Aa
Aa
A
A
A
Close
Avatar universal

Worried about hpv and transmission

Hello Dr.

A brief explanation to my situation; Mid June I had a sexual encounter with my girlfriend. This did not involve penetration, but it did involve oral sex, as well as "grinding" ( I had underwear on, she did not). About a month later in the shower I noticed a bump on the shaft of my penis and went to the doctor right away. I was diagnosed with hpv, and had the warts removed, I believe there were 5 of them. This has been a very stressful time for me, as well as my girlfriend who is a virgin. She has an appointment coming up to be seen, but I was wondering if you could offer some professional insight as to the risk of exposure to the virus she encountered from that one intimate act.  I am very worried I exposed her to this virus.. Dealing with having this myself is hard enough as it is.

Also, since I have been treated I have not seen any sign of warts ( its been roughly two months). I have heard so much conflicting information regarding the virus, whether it goes away, or lies in my skin forever able to transmit to any sexual partner I have. What is your opinion on such matter?

Also would having a shower right after the sexual act in June have any affect on the transfer of the virus?

Thank you so much for your time
3 Responses
239123 tn?1267647614
MEDICAL PROFESSIONAL
Welcome to the forum.  Thanks for your question.

My first advice is to not overreact.  Nobody wants genital warts, but they should be viewed as a minor inconvenience, not an important health problem.  As you may know, almost all sexually active persons experience one or more genital HPV infections, and up to 25% of all persons have genital warts at one time or another.  The frequency of HPV or warts is poorly correlated with no. of sex partners or other indicators of high or low risk for STDs, so infection does not mark someone as "promiscuous" or otherwise unusual in their sexual lifestyle.

It is very unlikely you acquired your warts from your girlfriend.  As a virgin, it is unlikely she has HPV.  Also, genital warts typically appear 3-12 months after exposure, sometimes as long as two years, and they are rarely transmitted by oral sex or by "grinding" through underwear.  Assuming you have been sexually active in the past, you should look to past encounters as the likely source of your warts.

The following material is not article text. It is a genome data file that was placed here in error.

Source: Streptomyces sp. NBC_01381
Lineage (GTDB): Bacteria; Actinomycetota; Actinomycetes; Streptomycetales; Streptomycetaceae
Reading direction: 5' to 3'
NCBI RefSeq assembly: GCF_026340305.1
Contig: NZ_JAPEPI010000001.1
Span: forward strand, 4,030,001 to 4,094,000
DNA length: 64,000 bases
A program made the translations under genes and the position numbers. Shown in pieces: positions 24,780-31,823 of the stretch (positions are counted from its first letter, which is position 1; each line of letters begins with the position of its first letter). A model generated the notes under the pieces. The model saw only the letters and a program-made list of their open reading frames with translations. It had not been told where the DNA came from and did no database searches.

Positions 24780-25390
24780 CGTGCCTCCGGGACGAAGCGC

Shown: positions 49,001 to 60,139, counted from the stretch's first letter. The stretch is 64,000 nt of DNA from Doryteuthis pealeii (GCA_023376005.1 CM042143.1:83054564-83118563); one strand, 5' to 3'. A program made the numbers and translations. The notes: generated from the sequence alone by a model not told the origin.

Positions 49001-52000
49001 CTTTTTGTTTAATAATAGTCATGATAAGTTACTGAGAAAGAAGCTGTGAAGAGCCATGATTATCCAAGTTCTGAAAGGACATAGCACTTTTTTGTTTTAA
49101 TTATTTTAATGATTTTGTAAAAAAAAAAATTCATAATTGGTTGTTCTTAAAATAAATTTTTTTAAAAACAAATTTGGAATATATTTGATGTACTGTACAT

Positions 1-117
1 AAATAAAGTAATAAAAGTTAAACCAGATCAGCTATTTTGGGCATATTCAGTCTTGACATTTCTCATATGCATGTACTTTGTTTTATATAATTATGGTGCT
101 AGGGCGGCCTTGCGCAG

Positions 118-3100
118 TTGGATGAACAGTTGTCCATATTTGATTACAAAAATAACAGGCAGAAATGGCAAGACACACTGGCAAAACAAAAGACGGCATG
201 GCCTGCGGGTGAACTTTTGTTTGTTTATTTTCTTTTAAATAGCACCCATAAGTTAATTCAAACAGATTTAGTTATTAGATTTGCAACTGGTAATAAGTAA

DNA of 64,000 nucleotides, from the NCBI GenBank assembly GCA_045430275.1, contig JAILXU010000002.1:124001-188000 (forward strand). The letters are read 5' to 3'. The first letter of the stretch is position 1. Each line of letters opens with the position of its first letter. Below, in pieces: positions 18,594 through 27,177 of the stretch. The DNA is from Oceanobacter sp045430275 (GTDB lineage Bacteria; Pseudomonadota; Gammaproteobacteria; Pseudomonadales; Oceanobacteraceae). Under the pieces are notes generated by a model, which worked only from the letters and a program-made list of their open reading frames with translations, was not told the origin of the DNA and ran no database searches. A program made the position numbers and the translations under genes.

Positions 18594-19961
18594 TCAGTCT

As for the chance you have infected her, that's also pretty unlikely.  Oral infection with the wart-causing HPV strains (mostly HPV types 6 and 11) is uncommon. (Showering after sex a month ago probably made no diffrence in risk.)  It would make sense for her to keep on the lookout for oral area warts, but I doubt anything will show up.  However, I would recommend she speak with her physician about immunization with Gardasil, the vaccine that effectively prevents infection with HPV 6 and 11, and also with the two types (16, 18) that cause most cervical cancers.

As for your own infection, once warts respond to treatment (or go away on their own), if they do not recur after a few months it is safe to assume the infection is gone and will not be transmitted in the future.  It is true that HPV DNA may persist for life, but usually does not reactivate to cause future disease or transmission.

See the thread linked below, plus others linked in that one, for more detail about all these issues and others related to genital HPV.  In the meantime, don't panic, stay mellow, and don't make this a bigger deal than it is.

http://www.medhelp.org/posts/STDs/HPV-concerns/show/1819004

Best wishes-- HHH, MD  
Avatar universal
Thank you for your reply,

I understand it is unlikely for this to cause me harm, unless I go on to develop RRP, which is what I am most worried about, more for my girlfriend than myself. Most of my anxiety comes from the probability of her being infected, if I was single and had to deal with this it would be a whole lot easier I would just not concentrate on relationships and focus on other aspects of life. Being in a relationship has made the situation very hard, I am just waiting for her to have her physical and papsmear hoping everything is okay and then, not wanting to infect her, I will have to end things. It was reassuring hearing from you that it was unlikely she was exposed, I guess I will keep my fingers crossed and hope for the best. Again thank you for the reply

Best regards
239123 tn?1267647614
MEDICAL PROFESSIONAL
RRP is rare and not a likely outcome for either you or your partner.

Sorry, I still don't accept that "Being in a relationship [should make] the situation very hard."  HPV pops up all the time in committed, monogamous partnerships -- most commonly as an abnormal pap smear, but sometimes in the form of warts or other less common manifestations.  Since there is almost always the potential for either or both partners to have been exposed in the past, most couples deal with the medical problem itself but otherwise don't give it another thought and do just fine.

Anyway, the point isn't to argue about it -- you feel the way you do and you'll have to deal with it.  But the objective/scientific perspective is much more mellow, and I hope you'll be able to come to understand that this really shouldn't be a big deal for you either now or any time in the future.

You are reading content posted in the STDs Forum

Popular Resources
Millions of people are diagnosed with STDs in the U.S. each year.
STDs can't be transmitted by casual contact, like hugging or touching.
Syphilis is an STD that is transmitted by oral, genital and anal sex.
Frequency of HIV testing depends on your risk.
Discharge often isn't normal, and could mean an infection or an STD.
STDs aren't transmitted through clothing. Fabric is a germ barrier.